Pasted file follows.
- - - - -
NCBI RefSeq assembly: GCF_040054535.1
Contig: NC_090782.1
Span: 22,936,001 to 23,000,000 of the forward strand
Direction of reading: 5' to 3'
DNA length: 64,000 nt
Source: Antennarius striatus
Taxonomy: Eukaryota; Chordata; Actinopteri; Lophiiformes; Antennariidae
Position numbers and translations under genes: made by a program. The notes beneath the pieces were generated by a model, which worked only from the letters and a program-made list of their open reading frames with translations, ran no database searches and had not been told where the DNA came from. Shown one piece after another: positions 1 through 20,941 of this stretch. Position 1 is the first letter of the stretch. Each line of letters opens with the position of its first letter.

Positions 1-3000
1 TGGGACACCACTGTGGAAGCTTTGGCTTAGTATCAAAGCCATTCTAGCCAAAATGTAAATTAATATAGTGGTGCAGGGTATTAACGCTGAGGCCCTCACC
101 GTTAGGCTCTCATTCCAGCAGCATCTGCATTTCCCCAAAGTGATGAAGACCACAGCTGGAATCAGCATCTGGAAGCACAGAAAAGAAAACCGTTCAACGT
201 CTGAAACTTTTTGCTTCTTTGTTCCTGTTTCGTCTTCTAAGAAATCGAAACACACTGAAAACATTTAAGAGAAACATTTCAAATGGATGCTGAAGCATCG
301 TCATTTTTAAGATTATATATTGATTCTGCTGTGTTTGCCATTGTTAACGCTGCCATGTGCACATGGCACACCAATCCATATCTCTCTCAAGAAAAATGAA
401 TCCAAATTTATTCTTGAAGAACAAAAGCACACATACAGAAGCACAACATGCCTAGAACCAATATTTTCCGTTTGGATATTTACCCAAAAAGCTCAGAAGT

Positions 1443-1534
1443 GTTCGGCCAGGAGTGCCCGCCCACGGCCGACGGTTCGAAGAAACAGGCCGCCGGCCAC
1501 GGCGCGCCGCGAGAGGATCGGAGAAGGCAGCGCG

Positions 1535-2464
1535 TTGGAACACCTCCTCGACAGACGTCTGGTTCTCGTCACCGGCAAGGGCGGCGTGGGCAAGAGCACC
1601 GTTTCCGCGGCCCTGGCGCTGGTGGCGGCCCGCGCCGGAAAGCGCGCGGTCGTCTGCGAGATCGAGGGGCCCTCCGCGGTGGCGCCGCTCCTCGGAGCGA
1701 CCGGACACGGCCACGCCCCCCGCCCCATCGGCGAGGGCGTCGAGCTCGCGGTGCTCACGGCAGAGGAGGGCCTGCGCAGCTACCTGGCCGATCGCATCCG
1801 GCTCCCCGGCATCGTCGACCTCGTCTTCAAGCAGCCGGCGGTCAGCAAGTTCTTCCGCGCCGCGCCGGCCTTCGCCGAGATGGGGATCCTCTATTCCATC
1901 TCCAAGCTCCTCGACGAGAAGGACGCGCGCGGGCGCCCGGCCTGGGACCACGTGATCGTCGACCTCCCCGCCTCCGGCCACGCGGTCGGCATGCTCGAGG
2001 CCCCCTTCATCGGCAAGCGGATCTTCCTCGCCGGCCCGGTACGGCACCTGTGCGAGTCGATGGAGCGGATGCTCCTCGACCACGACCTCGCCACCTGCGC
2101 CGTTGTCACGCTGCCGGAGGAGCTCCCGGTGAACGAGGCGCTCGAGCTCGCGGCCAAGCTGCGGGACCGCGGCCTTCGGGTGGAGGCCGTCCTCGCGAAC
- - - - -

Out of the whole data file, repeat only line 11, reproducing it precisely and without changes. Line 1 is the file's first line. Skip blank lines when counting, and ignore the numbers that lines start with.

101 GTTAGGCTCTCATTCCAGCAGCATCTGCATTTCCCCAAAGTGATGAAGACCACAGCTGGAATCAGCATCTGGAAGCACAGAAAAGAAAACCGTTCAACGT